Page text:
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  • On Stanley’s Intellectualism.J. Adam Carter - 2012 - International Journal of Philosophical Studies 20 (5):749-762.
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  • Better Understanding Through Falsehood.Benjamin T. Rancourt - 2017 - Pacific Philosophical Quarterly 98 (3):382-405.
    Can understanding be based on false beliefs? I argue that it can. I first argue that the best way to understand the question is that it is whether one can increase one's degree of understanding by adopting an overall less accurate body of beliefs. I identify three sufficient conditions for one body of beliefs to be more accurate than another. Next, I appeal to two widely used methods of comparing degrees of understanding. With these methods, I show that understanding can (...)
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  • How Are Models and Explanations Related?Yasha Rohwer & Collin Rice - 2016 - Erkenntnis 81 (5):1127-1148.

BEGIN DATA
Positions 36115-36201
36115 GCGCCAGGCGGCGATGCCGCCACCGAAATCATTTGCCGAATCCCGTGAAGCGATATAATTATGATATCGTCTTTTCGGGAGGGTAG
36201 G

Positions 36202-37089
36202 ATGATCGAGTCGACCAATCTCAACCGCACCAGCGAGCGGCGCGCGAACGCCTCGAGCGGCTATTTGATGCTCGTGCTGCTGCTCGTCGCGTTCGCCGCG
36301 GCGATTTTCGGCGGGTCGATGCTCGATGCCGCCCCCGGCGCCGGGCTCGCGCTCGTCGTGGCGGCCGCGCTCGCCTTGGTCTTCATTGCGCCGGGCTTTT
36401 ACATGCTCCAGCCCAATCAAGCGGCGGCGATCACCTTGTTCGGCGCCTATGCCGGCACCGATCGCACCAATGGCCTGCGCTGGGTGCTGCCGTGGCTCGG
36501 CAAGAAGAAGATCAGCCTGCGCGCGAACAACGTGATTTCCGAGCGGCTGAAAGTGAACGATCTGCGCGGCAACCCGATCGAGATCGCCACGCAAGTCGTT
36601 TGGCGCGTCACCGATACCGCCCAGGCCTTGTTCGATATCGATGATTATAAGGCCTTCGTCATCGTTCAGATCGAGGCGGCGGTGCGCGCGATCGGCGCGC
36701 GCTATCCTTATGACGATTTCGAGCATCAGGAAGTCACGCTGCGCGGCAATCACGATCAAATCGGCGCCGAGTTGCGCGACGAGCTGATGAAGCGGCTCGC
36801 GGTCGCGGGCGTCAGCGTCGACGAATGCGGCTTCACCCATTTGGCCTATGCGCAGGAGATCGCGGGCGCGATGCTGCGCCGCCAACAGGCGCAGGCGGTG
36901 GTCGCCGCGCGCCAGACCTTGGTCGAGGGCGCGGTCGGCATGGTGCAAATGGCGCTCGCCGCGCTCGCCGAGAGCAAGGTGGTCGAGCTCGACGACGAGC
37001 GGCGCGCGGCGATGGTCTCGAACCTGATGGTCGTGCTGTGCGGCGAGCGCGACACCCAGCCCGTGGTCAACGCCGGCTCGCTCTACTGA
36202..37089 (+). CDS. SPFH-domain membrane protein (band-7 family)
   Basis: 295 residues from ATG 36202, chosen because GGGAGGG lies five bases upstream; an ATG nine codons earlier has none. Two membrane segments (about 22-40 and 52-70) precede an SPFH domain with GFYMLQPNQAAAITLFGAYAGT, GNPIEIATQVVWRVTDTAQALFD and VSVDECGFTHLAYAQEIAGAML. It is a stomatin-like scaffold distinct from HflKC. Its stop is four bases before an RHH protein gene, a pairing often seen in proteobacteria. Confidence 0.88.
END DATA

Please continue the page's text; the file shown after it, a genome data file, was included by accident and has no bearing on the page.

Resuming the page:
Within the modeling literature, there is often an implicit assumption about the relationship between a given model and a scientific explanation. The goal of this article is to provide a unified framework with which to analyze the myriad relationships between a model and an explanation. Our framework distinguishes two fundamental kinds of relationships. The first is metaphysical, where the model is identified as an explanation or as a partial explanation. The second is epistemological, where the model produces understanding that is (...)
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  • Factive Scientific Understanding Without Accurate Representation.Collin C. Rice - 2016 - Biology and Philosophy 31 (1):81-102.
    This paper analyzes two ways idealized biological models produce factive scientific understanding. I then argue that models can provide factive scientific understanding of a phenomenon without providing an accurate representation of the features of their real-world target system. My analysis of these cases also suggests that the debate over scientific realism needs to investigate the factive scientific understanding produced by scientists’ use of idealized models rather than the accuracy of scientific models themselves.